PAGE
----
Africa can achieve its development objectives if the continent’s vast resources are effectively channeled for the benefit of all citizens. This, according to the Assistant Secretary General and Regional Director for Africa of the United Nations Development Programme (UNDP), Ms. Ahunna Eziakonwa, can be realized if Africa strives to improve resource governance and unlock all other potential leakages, such as illicit financial flows that cost the continent significant amount of resources.
Speaking at a lunch meeting, she hosted at the 7th Tokyo International Development on African Development (TICAD7), to deliberate on a platform for promoting investment of “Africa’s Money for Africa’s Development”, Ms. Eziakonwa noted:
“We need to awaken serious conversations to bring about the structural changes required to ensure that Africa’s money serves the needs of its people”.
To achieve the Sustainable Development Goals (SDGs), it is estimated that Africa requires about 200 billion to $1.2 trillion each year. However, according to the 2017 Global Financial Integrity report, Africa loses more than $50 billion annually to illicit capital outflows (money earned illegally and transferred elsewhere) mainly from trade mis-invoicing which represents about 33% of Sub Saharan Africa’s trade with developed countries between 2006 and 2015.
According to Ms. Eziakonwa, the $50 billion Africa loses in a year through illicit capital outflows alone can construct more than 73000 Km of paved roads, 926 hospitals and 2.4 million classrooms. Effectively capturing and investing domestic resources would reduce the current funding deficits, increasingly financed through external borrowing. She quoted the World Bank’s 2019 international debt statistics, which reveals that Sub Saharan Africa’s combined external debt stock rose from $452 billion in 2017 to $535 billion in 2018, and the region’s debt accumulation is outpacing borrowing by low and middle-income countries elsewhere.
“If we are saying that Sub Saharan Africa is rich, let us change the conversation to target Africa’s resources and ensure that they are kept within the continent, and effectively utilized to serve its people”, Ms. Eziakonwa indicated.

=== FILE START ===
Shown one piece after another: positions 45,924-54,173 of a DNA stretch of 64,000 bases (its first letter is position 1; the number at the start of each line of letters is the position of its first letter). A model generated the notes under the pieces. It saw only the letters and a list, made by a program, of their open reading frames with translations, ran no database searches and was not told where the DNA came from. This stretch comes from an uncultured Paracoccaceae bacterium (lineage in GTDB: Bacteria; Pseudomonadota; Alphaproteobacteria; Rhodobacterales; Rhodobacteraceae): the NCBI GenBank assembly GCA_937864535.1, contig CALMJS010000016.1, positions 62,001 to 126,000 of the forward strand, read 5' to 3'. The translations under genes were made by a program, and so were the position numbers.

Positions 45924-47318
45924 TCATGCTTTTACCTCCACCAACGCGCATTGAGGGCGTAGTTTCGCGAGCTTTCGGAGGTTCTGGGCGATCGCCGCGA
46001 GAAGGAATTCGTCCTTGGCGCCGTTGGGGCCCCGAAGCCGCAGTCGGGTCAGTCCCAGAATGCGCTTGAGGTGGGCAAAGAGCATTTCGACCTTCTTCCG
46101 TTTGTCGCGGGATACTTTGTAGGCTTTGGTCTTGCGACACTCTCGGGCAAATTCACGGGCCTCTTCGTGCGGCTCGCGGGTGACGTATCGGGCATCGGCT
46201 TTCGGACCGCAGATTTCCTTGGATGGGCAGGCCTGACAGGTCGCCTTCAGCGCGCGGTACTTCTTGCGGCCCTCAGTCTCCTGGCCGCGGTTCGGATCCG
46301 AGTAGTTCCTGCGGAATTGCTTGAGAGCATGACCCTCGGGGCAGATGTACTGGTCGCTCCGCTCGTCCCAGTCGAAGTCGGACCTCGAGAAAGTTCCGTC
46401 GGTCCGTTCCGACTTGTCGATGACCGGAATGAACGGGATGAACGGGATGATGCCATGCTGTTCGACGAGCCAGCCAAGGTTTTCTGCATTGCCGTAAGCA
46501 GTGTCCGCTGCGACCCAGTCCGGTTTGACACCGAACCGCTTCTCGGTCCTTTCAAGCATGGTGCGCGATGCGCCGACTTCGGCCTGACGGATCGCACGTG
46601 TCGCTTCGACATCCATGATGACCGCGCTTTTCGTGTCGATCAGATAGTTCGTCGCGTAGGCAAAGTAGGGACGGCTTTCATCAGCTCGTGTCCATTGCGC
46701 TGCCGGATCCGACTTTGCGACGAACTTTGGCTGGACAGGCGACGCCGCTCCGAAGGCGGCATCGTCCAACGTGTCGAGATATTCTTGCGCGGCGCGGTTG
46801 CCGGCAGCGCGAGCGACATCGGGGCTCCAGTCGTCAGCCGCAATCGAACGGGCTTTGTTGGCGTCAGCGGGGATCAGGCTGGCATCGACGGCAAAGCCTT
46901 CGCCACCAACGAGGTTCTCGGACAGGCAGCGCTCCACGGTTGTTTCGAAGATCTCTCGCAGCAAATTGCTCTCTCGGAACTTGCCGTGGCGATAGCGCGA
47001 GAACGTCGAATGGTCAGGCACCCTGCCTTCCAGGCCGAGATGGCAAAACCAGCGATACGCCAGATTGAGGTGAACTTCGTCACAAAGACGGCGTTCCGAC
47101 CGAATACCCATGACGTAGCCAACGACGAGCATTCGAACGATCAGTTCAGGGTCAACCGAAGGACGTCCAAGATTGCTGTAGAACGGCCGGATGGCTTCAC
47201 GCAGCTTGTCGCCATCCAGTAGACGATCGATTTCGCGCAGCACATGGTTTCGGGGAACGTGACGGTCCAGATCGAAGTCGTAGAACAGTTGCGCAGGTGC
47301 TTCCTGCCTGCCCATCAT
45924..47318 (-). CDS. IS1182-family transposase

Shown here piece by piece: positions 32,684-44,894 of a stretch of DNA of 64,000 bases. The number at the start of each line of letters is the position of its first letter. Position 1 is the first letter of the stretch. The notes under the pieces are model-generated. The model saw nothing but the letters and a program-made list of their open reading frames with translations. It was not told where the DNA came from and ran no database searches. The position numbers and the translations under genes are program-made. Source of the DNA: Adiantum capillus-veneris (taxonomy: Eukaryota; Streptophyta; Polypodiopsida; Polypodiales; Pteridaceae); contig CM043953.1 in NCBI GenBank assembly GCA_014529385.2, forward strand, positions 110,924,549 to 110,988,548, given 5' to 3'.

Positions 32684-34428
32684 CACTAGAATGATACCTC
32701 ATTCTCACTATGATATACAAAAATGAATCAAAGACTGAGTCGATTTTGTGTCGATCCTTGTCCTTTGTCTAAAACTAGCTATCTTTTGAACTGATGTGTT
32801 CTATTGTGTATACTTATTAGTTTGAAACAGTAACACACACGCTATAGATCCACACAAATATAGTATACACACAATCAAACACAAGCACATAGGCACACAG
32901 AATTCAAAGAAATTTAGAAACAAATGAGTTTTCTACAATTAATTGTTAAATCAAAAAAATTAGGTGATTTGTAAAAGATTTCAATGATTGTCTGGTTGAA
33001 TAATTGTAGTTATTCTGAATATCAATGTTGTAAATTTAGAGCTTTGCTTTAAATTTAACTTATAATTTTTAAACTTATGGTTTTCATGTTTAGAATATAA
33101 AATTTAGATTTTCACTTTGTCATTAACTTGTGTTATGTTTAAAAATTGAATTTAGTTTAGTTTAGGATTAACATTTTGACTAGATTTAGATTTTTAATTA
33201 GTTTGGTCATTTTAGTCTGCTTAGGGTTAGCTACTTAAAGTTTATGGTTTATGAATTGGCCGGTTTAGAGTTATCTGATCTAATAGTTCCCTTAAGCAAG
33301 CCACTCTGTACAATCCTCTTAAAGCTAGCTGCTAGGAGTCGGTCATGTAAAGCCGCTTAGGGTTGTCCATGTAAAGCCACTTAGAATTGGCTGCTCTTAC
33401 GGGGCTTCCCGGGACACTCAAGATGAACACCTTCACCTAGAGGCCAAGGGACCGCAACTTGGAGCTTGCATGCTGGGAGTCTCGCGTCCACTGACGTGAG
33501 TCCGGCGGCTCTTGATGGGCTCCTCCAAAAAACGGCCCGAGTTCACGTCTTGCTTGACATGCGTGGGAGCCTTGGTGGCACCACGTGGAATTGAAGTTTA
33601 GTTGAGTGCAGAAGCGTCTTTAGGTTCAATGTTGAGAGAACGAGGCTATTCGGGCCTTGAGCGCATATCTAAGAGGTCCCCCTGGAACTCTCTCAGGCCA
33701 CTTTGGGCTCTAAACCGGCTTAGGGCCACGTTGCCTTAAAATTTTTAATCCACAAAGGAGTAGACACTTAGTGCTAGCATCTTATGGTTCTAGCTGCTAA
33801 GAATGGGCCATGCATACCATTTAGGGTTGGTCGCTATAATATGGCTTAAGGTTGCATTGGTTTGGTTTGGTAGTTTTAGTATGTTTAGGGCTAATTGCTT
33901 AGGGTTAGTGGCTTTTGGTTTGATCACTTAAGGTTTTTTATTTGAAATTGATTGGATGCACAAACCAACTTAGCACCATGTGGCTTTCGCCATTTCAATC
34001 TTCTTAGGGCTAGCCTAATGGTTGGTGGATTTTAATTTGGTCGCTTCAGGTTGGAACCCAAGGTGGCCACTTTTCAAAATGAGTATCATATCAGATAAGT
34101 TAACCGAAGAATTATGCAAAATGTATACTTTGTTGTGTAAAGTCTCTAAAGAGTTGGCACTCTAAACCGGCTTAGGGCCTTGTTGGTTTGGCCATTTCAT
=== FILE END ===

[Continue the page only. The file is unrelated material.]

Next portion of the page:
She called for a change in the narrative and renewed partnership between African Governments and all stakeholders through revitalized platforms for development discourse on the management of Africa’s resources for the continent’s development.
The proposed platform in the context of World Economic Forum in Africa is expected to complement UNDP’s existing programmes that are supporting domestic resource mobilization globally and in Africa. To date, UNDP has at least 24 programmes through its Tax Inspectors Without Borders Initiative (TIWB) in partnership with the Organization for Economic Co-operation and Development (OECD), which is already expanding fiscal spaces in many countries. The TIWB initiative has so far managed to recover up to $244.2 million in tax mis-invoicing through its focus on tax audits in Africa alone. UNDP is also actively engaged in Domestic Finance Assessments (DFAs), which are expanding the scope of domestic financing, including opening doors for broader discussions on natural resource management within countries.
TICAD7 was held from 28 to 30 August 2019 in Yokohama, Japan, and focused on advancing Africa’s development through people, technology and innovation. The conference was organized by the Government of Japan in collaboration with UNDP, the African Union Commission (AUC), the World Bank, and the United Nations.
UNDP, New York